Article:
Zimbabwean army guards SA currency on plane as investigations continue
The Reserve Bank cargo plane that was detained in Zimbabwe this week when a body was discovered on board is under heavy military guard with millions of freshly printed Rands still on it.
South African ambassador to Zimbabwe Vusi Mavimbela told the Mail and Guardian that South African officials are currently engaged in “diplomatic talks” with the Zimbabwean government to get the South African Reserve Bank (Sarb) notes back in the country. “Our main concern is making sure that our cargo gets to South Africa as soon as possible.” Mavimbela said that it is difficult to say when the bank notes will be released by the Zimbabwean government.
According to the Aviation Herald website, the McDonnell Douglas MD-11 cargo plane, owned by American company Western Global Airlines, landed in Germany on Saturday February 13. Before the aircraft left Munich for South Africa carrying the newly printed South African currency – likely printed by German-based firm Giesecke and Devrient – it undertook a trip from Entebbe in Uganda to Liege in Belgium. The plane was being leased by UK-based company Airline Network to deliver the bank notes to South Africa.
Various reports indicated that the plane landed in Harare on Sunday morning to refuel, although the MD-11 has the long-range fuel ability to cover the distance between Munich and Durban. Aviation expert Linden Birns told the M&G that in order to determine that the plane needed to refuel, factors such its available fuel before departure, weather and model of the plane must be taken into consideration. However, Mavimbela said that the cargo plane’s Zimbabwe stop was an “alternative emergency” as the Durban airport was not ready to receive the plane.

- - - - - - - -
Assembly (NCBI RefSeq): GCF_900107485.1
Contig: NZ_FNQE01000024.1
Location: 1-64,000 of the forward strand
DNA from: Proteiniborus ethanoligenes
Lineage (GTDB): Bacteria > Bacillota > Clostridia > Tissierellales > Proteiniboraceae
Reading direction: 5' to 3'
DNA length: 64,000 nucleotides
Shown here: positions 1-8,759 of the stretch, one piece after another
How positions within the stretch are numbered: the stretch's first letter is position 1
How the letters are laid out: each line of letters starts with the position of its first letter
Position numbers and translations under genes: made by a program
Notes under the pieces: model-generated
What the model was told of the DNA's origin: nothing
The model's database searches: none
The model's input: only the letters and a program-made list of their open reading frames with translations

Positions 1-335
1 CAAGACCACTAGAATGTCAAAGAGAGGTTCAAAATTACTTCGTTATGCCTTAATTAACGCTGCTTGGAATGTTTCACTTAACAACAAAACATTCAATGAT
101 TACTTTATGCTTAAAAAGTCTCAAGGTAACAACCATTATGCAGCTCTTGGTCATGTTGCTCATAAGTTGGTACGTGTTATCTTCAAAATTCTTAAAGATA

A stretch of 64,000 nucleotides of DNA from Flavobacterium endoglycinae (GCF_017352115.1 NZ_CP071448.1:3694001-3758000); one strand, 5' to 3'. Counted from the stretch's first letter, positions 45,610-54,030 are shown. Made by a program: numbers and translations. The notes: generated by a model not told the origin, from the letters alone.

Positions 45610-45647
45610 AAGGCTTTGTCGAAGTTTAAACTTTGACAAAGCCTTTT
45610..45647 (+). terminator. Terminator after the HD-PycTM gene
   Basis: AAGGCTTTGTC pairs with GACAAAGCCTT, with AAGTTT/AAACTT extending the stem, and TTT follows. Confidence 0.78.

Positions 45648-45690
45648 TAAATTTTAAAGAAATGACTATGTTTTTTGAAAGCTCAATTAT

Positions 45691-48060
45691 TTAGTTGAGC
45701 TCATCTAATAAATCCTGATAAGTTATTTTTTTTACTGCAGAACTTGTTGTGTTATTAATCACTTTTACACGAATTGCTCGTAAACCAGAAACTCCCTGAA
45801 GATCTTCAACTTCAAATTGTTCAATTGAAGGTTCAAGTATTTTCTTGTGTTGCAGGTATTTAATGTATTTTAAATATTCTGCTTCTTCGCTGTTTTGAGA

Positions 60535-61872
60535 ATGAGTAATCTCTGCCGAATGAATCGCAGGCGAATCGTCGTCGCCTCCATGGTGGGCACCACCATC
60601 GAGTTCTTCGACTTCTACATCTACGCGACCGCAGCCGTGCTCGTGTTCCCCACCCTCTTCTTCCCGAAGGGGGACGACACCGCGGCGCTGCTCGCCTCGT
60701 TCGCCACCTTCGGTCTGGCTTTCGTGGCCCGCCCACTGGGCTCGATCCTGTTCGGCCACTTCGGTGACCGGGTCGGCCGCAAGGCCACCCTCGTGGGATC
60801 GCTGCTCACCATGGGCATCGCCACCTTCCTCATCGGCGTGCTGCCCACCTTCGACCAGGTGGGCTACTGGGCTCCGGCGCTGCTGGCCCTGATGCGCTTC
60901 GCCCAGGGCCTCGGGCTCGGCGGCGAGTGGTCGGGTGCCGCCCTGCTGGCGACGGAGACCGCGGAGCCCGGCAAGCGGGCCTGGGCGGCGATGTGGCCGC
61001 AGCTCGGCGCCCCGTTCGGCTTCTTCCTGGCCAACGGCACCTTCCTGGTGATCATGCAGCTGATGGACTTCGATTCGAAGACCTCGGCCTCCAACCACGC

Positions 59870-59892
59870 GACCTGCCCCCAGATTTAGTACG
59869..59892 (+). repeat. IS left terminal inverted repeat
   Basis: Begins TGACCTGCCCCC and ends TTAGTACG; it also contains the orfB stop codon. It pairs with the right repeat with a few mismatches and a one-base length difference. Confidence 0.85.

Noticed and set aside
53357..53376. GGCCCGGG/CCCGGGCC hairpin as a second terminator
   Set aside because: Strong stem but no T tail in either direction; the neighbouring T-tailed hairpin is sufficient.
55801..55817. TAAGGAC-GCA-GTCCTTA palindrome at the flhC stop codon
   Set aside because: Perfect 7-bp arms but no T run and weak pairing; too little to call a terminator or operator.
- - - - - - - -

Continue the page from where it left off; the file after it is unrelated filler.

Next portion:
It was only when the aircraft stopped at the airport in Harare that blood stains on the side of the plane were noticed by officials. A body of a male was allegedly discovered and removed from the aircraft. News reports said there were six people on board the flight – two Sarb officials and four flight crew whose passports have been seized while the Zimbabwean police continue their investigations. “All those that were on board are staying in a hotel while investigations take place and they are all co-operating,” Mavimbela added.
A post-mortem is currently underway as Zimbabwean police attempt to determine the nationality of the deceased man. At the time of going to press, Mavimbela told the M&G that the post-mortem results were not available as yet and the South African government will co-operate with the Zimbabwean officials until the case is resolved.
Both Airline Network and Western Global Airlines refused to comment.
This article was originally published on Mail and Guardian